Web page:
H.G. Wells’ Tono-Bungay is another modernist title from my reading list, in the spirit of exam preparation. That said, I enjoyed this book on its own merits. Wells presents us with a “novel of ideas” — a novel where the plot is not really central, but the way the characters (especially the narrator) interpret and handle the events. The book chronicles the rise and fall of Tono-Bungay, a fictional tonic that can easily be read as a stand-in for any number of products from Wells’ as well as more recent times:
Tono-Bungay is told by George Ponderevo, nephew of Edward Ponderevo, former pharmacist, inventor of the cure-all Tono-Bungay. George starts out by telling the reader why he’s writing this (in large part to gain clarity himself) and why he includes details and experiences that have little or no bearing on the actual rise and fall of Tono-Bungay. And he is right: this is a complex narrative, in its own way. There’s his falling in love, as a child, with the then socially superior Beatrice, as well as his later infatuations with (few) other women, culminating in his marriage, affair, divorce, and re-encounter with Beatrice. There’s his repeated displacement from the country to, finally, the City (yes, with a capital “C” — meaning London). There’s his acute observation of social rules and hierarchies, and his uneasiness with “playing the game”. His academic development and his love for science in conflict with his social and occupational aspirations. And always, always, the conflict between doing what is expected (what is proper in the eyes of society) and doing what is, in his mind, honorable.
The narrative is written in a conversational tone, though it makes for a fairly educated, intellectual conversation. Looking back, George is honest with himself and the reader about his past decisions, ideas and actions. He makes no excuses and admits to being, at times, a complete poseur. Some of his descriptions (of London, of people around him, of his impressions) are wonderful, as are some turns of phrase. I was going to just read through this without a pen, but couldn’t resist marking a bunch of passages.
The plot itself, set in England around the late 1800s and early 1900s, is simple: After George’s uncle loses much of George’s trust money in stock speculation, George goes to London to study on a scholarship. He gets bored / distracted and when he is at risk of losing his financial support, his uncle finally comes through to make things right: He offers George generous pay if he’ll help run his business. The uncle is all ideas but has no talent for managing or organizing things. Knowing full well that Tono-Bungay, the uncle’s successful product that has made him fairly rich, is a really just tainted water (and potentially harmful to some), George has to wrestle with his idealism. It would be dishonorable to join his uncle in this enterprise. On the other hand, the girl he has fallen for (Marion) will not marry him unless he has a good, steady income. His desire for Marion wins.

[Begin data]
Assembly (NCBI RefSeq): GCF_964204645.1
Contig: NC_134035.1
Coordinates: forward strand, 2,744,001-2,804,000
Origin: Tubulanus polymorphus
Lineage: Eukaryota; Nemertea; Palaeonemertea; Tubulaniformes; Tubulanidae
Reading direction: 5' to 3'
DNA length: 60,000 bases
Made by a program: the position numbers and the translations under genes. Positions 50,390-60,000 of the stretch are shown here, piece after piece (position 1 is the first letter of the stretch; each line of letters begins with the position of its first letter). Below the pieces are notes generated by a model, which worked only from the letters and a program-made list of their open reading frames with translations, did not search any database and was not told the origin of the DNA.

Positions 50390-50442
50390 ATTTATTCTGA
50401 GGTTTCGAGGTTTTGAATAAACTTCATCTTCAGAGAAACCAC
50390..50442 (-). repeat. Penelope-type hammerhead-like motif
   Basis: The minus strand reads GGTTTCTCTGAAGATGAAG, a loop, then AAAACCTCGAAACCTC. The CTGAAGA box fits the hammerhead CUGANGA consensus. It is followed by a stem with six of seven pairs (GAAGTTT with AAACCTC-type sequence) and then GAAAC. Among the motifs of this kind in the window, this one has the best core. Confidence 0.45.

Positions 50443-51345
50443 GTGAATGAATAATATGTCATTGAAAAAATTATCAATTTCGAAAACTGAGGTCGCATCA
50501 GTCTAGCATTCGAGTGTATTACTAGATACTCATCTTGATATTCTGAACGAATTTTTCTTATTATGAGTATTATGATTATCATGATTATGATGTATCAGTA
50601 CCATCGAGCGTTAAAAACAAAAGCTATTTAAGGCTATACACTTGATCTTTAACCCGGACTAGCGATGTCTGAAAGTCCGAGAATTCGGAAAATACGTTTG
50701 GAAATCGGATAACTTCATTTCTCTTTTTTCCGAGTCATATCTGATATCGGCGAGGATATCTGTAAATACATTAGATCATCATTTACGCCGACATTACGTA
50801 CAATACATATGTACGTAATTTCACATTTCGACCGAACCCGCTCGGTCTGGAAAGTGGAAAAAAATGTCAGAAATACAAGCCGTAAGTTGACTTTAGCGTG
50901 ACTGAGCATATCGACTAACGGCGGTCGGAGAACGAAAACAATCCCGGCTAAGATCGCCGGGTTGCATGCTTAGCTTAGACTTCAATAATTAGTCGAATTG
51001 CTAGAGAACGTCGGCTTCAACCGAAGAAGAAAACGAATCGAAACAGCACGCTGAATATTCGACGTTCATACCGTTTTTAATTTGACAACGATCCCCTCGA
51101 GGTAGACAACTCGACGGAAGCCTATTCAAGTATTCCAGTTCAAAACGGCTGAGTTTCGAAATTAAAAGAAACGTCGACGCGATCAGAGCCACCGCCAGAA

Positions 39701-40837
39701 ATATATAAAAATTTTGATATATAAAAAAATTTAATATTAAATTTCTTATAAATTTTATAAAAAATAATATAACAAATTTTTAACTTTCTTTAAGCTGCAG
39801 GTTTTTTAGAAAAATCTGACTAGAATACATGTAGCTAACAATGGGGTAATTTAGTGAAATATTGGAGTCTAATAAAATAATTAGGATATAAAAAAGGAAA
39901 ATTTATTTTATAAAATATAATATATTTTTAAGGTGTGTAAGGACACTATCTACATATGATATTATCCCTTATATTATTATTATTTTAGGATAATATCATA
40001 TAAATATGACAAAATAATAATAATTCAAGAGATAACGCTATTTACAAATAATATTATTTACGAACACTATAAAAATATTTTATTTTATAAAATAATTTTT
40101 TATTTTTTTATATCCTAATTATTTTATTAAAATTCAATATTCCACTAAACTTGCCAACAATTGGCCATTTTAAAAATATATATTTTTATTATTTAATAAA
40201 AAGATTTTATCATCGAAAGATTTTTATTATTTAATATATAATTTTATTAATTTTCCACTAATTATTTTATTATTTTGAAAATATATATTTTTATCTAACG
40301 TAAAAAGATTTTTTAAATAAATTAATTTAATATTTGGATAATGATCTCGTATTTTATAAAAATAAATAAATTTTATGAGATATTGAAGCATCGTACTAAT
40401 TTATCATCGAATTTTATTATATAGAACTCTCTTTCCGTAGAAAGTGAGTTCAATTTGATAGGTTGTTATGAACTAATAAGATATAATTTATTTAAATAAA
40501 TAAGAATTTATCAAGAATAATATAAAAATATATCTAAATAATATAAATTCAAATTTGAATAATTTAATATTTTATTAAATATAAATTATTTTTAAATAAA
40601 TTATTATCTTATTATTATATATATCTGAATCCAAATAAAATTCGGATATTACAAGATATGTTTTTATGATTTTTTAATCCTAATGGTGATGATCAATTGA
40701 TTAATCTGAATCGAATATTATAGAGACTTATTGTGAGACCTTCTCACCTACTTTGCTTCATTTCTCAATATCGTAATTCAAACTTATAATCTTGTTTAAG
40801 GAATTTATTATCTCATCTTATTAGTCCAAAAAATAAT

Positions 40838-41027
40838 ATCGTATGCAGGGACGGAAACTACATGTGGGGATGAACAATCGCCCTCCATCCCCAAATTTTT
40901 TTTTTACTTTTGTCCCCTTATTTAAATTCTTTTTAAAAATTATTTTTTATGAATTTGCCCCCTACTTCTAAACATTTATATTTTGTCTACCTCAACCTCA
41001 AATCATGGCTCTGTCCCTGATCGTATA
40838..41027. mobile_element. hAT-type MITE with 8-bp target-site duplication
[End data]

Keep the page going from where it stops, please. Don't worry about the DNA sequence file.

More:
Thanks to the uncle’s ideas and George’s managerial skills, the company becomes wildly successful (it certainly has nothing to do with the actual product). The uncle churns out advertising copy that looks much like news items and makes big promises, and the people of first London, then all of England and Wales, seem to eat this up. The company expands to buy up other companies and venture into the American market. They sell stocks in their companies, promising high returns, and rake in the investing public’s money (sound familiar yet?). The uncle becomes more and more careless with his spending as well as his business decisions as his fortune grows. George and Marion are not happy together, he finds her without depth, less and less attractive, and finally has an affair, which — on his part — fixes things. However, Marion finds out almost immediately and they decide to divorce.
With his one reason to be with the company gone, George wants less to do with the business. He goes back to science, his old love, science: “Scientific truth is the remotest of mistresses, she hides in strange places, she is attained by tortuous and laborious roads, but she is always there! Win her and she will not fail you; she is yours and mankind’s forever. She is reality, the one reality I have found in this strange disorder of existence” (277) (all page numbers refer to the Penguin Classics Edition). George wants to get man into the air, he wants flight. With the support of his uncle he returns to the country to experiment with gliders and balloons. He also runs into Beatrice, the love of his youth. Now that he’s rich, he feels they are social equals and could marry. She refuses but professes to love him.